Back in those days, a 1200 baud modem was a real speed demon when compared to the 300 baud modems that were more common at that time. However, to ensure compatibility, the SmartModem 1200 could drop back to 300 baud if necessary.
In 1987, I connected a 14-inch Sysdyne! CGA monitor to the DB-9 connector on the color graphics card in order to actually see my programs and games in color.
The really cool thing about this particular monitor was that it featured touch sensitive buttons for power, brightness up/down, and color mode.
Not only did this monitor provide quite vibrant RGB (color), but it also provided Green, and Amber modes. If you look at the mode button at the top you’ll notice three lights that indicated the currently select color mode.
The Kaypro’s color graphics card pumped up the display from a 25 x 80 green display of the internal monochrome monitor to 320 x 200 16 color display on the CGA monitor.
I later added a 20 MB Hardcard from Plus Development Corporation to the open expansion slot and vastly increased my storage space. Having a hard disk also greatly simplfied the process of booting the system and eliminated the task of manually swapping out multiple floppy disks when running programs.
The Plus Hardcard was a revolutionary device at that time as it packed a small Winchester hard disk and a controller on a full sized expansion card. This made the process of upgrading the computers of that era a rather simple operation.
When the 20 MB Plus hardcard hit the street, it carried a price tag of $895.
(In the late 1980’s, Plus Development Corporation, was a division of Quantum Corporation. In 2000, Quantum sold its hard disk division to Maxtor, which was then bought out by Seagate in 2005.)
Since the Plus Hardcard was an internal device, the package included a set of stickers that you were encouraged to affix to the exterior of your computer.
Another way of making the presence of the internal device more prominent, the Plus Hardcard displayed a flashing plus sign in the upper right corner of the screen to indicate disk access.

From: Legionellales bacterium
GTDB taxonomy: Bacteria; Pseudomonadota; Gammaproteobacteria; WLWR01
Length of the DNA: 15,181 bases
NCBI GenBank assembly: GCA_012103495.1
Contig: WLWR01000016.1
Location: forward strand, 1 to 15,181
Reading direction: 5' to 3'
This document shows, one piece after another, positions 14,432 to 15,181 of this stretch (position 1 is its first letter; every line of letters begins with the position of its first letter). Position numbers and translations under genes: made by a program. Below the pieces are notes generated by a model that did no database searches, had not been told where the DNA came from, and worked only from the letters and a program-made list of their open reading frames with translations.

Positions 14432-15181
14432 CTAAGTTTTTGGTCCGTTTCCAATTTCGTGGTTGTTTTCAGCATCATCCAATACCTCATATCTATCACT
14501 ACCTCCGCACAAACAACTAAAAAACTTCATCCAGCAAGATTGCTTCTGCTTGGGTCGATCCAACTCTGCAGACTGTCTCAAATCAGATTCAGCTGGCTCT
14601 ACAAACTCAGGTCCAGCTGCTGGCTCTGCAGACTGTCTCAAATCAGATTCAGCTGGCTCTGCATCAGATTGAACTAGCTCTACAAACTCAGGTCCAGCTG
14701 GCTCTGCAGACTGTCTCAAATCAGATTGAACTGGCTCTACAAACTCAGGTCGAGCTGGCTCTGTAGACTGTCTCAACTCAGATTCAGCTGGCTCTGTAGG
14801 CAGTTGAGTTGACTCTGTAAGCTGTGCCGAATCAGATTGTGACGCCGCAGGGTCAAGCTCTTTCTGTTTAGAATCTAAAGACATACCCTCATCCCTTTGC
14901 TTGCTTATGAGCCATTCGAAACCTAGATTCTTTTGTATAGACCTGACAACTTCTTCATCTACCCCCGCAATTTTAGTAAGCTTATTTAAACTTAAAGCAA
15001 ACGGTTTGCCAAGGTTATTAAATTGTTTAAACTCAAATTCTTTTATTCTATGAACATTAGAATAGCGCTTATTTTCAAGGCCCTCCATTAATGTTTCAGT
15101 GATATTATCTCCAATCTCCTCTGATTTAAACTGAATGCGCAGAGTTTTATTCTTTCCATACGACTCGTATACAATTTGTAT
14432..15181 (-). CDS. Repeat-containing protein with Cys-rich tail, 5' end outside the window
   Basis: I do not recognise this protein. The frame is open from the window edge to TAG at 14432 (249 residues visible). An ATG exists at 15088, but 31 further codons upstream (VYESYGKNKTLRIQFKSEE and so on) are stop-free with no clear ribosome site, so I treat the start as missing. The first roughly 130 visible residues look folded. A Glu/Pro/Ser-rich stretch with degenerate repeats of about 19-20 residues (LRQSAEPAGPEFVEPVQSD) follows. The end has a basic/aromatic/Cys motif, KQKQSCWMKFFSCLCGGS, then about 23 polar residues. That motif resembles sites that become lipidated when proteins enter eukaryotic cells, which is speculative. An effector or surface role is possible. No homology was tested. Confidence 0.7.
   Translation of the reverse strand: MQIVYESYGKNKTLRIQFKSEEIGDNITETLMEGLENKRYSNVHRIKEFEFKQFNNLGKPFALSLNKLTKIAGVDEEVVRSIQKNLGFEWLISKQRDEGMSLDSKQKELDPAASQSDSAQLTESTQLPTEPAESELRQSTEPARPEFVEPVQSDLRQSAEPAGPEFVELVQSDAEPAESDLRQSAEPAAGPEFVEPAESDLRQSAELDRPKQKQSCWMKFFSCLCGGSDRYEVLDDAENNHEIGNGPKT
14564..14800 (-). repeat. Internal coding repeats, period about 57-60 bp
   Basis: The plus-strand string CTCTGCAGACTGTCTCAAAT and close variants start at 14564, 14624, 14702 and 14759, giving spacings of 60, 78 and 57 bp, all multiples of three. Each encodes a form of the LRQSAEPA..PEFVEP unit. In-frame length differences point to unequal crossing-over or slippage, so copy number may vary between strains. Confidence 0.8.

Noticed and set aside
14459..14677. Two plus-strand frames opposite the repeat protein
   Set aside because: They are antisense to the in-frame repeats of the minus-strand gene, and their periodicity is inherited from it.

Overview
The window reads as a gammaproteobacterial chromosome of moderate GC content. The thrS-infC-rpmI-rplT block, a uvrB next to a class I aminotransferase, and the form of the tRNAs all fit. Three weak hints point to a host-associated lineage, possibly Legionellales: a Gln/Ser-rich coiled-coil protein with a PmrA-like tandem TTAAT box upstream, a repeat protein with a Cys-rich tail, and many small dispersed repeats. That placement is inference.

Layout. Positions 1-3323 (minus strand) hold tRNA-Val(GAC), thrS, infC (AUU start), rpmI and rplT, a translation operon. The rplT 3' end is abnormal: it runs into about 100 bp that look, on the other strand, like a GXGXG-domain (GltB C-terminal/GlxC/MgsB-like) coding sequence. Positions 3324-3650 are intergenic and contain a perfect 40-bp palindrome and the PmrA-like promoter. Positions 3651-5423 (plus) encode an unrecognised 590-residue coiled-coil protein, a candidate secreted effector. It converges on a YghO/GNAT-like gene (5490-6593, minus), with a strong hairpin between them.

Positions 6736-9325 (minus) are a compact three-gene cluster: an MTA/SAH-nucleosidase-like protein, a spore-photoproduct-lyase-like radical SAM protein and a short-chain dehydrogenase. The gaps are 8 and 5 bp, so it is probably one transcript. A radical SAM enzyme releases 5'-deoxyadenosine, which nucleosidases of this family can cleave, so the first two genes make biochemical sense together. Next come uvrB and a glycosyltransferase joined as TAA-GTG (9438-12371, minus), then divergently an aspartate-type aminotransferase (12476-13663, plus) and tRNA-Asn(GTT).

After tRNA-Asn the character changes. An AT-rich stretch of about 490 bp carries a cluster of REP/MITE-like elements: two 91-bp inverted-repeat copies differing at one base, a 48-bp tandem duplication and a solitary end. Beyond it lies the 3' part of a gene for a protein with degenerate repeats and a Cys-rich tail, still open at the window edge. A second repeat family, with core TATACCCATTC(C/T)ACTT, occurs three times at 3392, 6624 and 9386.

After extending the flip-down stand and laying the system down, all you need to do is release the hasps on either side of the base to undock the keyboard.
With the keyboard undocked, you can see the 9-inch screen and the two 5 1/4-inch 360K floppy disk drives. Surprisingly, the way that the Kaypro 16/2 was laid out when it was set up, provided a fairly ergonomic workstation.
The keyboard sported an 83-key IBM AT compatible layout with function keys and numeric keypad. The white and grey keys gave the keyboard a sporty look that seemed to play off the racing stripe styled Kaypro logos on the case.
The only problem with the 83-key IBM AT layout was that the [Shift], [Enter], and [Backspace] keys were a bit small, making speedy typing tricky at times. Fortunately, I found an advertisement in the back of a computer magazine from a company whose name escapes me, that sold these keycaps that simply fit over top of the smaller keys and attached with a clay-like adhesive compound.
As you can see, once these keycaps were in place, the [Shift], [Enter], and [Backspace] keys became larger targets that were much easier to accurately press when typing.
The 9-inch monochrome green monitor features a 25 x 80 display and was considered quite large at the time the Kaypro 16/2 was released. The monitor is as bright and crisp today as it was back in 1985.
After removing the cover, you can see that the internal design of the Kaypro uses the available space very efficiently. The most prominent component in this picture is the Cathode-Ray-Tube (CRT) monitor.
Looking at the top of the unit you can see that the motherboard is positioned upside down and above the CRT.
From this angle, you can see the motherboard and see how the cards are connected to the ISA slots.
In this close-up, you can see the rows of chips in the memory banks.
In this close-up, you can see cards in the slots. The Plus Hardcard is at the top.